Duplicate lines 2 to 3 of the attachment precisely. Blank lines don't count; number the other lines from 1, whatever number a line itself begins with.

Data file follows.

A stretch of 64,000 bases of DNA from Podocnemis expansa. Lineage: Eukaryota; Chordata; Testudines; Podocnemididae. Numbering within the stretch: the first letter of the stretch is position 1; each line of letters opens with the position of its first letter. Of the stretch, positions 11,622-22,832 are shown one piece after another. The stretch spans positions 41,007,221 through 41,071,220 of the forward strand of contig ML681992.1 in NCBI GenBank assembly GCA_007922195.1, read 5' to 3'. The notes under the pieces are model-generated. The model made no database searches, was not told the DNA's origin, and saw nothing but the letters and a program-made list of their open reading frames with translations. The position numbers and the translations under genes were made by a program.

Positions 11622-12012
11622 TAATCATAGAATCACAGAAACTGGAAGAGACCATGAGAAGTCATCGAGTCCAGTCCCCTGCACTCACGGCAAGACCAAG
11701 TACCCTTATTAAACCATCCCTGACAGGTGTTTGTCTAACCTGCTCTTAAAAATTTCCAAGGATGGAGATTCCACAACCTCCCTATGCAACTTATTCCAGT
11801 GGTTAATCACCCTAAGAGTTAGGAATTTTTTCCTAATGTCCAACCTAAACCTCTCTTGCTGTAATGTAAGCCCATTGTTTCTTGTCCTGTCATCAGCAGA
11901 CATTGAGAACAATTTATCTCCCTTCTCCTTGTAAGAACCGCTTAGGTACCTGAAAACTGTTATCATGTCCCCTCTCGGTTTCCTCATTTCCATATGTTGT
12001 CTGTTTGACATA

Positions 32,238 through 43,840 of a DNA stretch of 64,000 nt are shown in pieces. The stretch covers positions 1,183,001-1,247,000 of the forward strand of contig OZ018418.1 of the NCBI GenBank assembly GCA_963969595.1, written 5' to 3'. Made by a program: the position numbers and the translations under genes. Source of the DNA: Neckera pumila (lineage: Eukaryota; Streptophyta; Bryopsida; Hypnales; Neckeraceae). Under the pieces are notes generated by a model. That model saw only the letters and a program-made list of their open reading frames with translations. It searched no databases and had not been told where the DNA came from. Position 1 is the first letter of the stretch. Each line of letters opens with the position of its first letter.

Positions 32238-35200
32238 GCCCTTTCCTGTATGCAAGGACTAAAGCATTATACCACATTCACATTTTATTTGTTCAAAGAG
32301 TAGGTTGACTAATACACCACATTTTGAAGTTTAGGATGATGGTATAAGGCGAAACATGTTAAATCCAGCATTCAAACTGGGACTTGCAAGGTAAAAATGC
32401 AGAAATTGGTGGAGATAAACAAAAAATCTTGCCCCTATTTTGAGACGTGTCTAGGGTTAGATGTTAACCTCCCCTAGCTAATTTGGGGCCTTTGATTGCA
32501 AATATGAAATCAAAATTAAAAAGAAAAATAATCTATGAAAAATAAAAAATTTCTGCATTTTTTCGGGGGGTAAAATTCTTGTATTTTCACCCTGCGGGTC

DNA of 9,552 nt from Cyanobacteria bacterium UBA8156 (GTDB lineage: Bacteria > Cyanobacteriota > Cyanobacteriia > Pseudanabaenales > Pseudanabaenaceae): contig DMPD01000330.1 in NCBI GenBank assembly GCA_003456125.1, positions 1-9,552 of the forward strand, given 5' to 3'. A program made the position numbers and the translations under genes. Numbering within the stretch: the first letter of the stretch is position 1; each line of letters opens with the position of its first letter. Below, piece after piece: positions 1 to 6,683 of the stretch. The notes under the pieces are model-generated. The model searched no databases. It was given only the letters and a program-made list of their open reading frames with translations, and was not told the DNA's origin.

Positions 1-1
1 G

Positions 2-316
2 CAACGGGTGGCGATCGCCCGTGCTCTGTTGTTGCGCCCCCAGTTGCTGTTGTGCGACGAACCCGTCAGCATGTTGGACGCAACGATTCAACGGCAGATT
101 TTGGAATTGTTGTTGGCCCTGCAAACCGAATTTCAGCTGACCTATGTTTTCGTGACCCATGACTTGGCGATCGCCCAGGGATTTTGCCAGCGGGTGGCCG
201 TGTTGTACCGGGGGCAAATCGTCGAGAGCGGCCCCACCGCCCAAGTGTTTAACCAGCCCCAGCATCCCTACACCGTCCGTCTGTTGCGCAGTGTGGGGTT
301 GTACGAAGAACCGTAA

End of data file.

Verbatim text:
Positions 11622-12012
11622 TAATCATAGAATCACAGAAACTGGAAGAGACCATGAGAAGTCATCGAGTCCAGTCCCCTGCACTCACGGCAAGACCAAG